The interest rate paid to savers by banks and by borrowers to lenders is sometimes called the “time value of money.” This interest rate can be seen as the price that people will pay to use money today, rather than wait a while and use the money later, when it is immediately available or has been accumulated through savings. I found myself thinking of this issue of the costs and benefits of delayed gratification and decisions made considering long run consequences recently as my daughter played with the buttons on the radio in my car, as I drove her from place to place.
With summer upon us, I often find myself assuming the job of “mom’s taxi” as I bring my daughter to and from activities as well as to and from meetings with friends. Lately, this has given me an unusual perspective on the world inhabited by people her age. Most often, as she seats herself in my car, she will immediately reach over and change the station on the radio. No more “adult contemporary” or “classic rock” stations chosen by me or my husband, as she turns the station of the rock stations that are popular among people her age. This has given me a (literally) a front row seat view of what it is that people her age are listening to. While I know that it makes me sound incredibly old, I have to say that I am disturbed by some of what I am hearing.
My difficulty with some of the music is not that it often deals with topics from which I wish to protect her. After all, I vividly recall dancing to songs from my own youth that would have made my own parents cringe, including “Cocaine” and “Paradise by the Dashboard Light.” Rather, it is something else that disturbs me about the music I am hearing. For, this summer, I have heard at least three songs played that include in them a line that is some variation of “we don’t know if we have tomorrow, so let’s just do what we want tonight.”
As someone who stood by as I watched my younger sister hang onto every second of life with her children, even as she wrote them a letter saying goodbye, I am disturbed that such an attitude is marketed to teenagers who have no reason not to be encouraged to make long-run plans for their life. If any group needs to be encouraged to make decisions today that will lead to good outcomes tomorrow, it is these young people who are listening to this music.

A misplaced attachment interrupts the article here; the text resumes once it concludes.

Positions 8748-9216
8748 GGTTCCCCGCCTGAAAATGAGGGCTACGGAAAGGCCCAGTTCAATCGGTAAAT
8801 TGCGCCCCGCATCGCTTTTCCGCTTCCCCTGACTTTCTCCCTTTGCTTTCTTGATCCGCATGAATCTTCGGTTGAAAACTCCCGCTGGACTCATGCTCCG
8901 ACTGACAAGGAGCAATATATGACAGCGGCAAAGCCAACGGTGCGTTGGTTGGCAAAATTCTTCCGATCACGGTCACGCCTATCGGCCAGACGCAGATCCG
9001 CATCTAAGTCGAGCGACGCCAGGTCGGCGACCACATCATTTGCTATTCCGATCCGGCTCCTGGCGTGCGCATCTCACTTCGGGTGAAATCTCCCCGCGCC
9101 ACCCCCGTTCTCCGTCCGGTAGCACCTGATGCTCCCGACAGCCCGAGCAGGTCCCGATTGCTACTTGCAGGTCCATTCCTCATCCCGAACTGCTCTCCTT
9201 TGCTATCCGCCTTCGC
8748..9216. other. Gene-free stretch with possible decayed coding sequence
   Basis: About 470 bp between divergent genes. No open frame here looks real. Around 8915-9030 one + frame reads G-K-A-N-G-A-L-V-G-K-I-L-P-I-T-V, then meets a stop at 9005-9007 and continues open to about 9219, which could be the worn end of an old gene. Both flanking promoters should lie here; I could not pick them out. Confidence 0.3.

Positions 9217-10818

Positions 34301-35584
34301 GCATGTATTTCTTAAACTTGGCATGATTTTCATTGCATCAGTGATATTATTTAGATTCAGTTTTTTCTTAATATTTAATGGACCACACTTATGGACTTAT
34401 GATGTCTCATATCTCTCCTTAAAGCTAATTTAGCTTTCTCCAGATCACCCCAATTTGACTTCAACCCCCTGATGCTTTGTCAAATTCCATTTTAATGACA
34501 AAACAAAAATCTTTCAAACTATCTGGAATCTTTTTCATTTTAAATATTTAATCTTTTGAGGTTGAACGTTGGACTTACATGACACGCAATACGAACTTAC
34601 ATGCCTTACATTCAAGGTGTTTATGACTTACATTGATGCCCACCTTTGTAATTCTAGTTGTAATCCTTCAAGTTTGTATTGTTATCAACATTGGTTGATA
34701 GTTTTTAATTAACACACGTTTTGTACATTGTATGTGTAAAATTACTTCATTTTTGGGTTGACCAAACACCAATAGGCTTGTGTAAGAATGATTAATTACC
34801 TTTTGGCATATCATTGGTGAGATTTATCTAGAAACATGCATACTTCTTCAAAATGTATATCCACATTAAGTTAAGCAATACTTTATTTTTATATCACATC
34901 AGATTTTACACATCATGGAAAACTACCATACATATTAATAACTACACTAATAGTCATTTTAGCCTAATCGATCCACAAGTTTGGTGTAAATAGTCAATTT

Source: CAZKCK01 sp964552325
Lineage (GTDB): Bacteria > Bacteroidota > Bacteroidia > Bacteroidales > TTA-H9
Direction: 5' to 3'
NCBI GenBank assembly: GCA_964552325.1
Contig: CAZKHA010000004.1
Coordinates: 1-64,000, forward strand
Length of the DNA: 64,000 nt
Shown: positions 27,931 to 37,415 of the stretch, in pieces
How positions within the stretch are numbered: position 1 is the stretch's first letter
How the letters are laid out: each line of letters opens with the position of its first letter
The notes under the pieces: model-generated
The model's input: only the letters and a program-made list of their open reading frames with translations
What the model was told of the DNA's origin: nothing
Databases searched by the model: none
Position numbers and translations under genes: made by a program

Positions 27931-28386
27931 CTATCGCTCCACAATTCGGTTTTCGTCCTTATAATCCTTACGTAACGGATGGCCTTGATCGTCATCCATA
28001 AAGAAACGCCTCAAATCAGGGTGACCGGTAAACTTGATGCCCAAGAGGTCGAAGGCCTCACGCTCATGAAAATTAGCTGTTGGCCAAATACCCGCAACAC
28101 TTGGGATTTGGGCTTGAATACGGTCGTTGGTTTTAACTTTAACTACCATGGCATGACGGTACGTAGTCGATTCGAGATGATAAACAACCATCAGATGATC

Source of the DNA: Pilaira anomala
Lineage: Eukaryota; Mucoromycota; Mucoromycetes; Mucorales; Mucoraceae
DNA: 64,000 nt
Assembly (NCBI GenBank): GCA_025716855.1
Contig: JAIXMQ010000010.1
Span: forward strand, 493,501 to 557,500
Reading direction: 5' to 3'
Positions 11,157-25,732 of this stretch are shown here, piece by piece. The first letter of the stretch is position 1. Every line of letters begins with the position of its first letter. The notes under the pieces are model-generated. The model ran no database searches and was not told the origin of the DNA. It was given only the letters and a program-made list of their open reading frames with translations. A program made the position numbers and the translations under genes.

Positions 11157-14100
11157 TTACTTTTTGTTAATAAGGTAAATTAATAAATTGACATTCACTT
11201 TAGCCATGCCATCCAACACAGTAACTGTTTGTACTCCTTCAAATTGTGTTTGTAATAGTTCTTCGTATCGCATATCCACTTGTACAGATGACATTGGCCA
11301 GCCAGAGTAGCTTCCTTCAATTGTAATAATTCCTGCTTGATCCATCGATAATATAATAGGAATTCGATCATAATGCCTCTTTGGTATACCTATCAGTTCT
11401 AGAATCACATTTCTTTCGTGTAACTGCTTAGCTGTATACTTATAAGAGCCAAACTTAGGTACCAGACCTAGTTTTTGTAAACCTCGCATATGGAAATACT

When I think of all that I want for my child and my students, I realize that decisions will need to be made that take into account the long run. As many of my fellow Mama, Ph.Ds. know, graduate school was very much an experience in delayed gratification, as we lived simply, on very little money, in hopes of someday acquiring a job that would satisfy our souls. At an even more basic level, students need to learn how to make decisions about their study habits and their use of time that will allow them to draw the best outcomes from their educational experiences. I sometimes find myself, however, at quite a loss as to how to teach such skills to my child and students, especially when the costs of some mistakes have become so high, much higher than they were when I was growing up.
Of course, there were some songs that I found myself liking; while not terribly polite, the song “Shut Up and Dance With Me” made me want to dance, and the (new) song “I’m Still Growing Up” had me in tears. Still, I am left with the struggle of how to combat the “live for today without worrying about the consequences” attitude in some of the music I now know she listens to.
And so, I ask my readers, how do you encourage your children and your students to make decisions that account for outcomes that seem, to them, very far into the future?
Read more by
Opinions on Inside Higher Ed
Inside Higher Ed’s Blog U
What Others Are Reading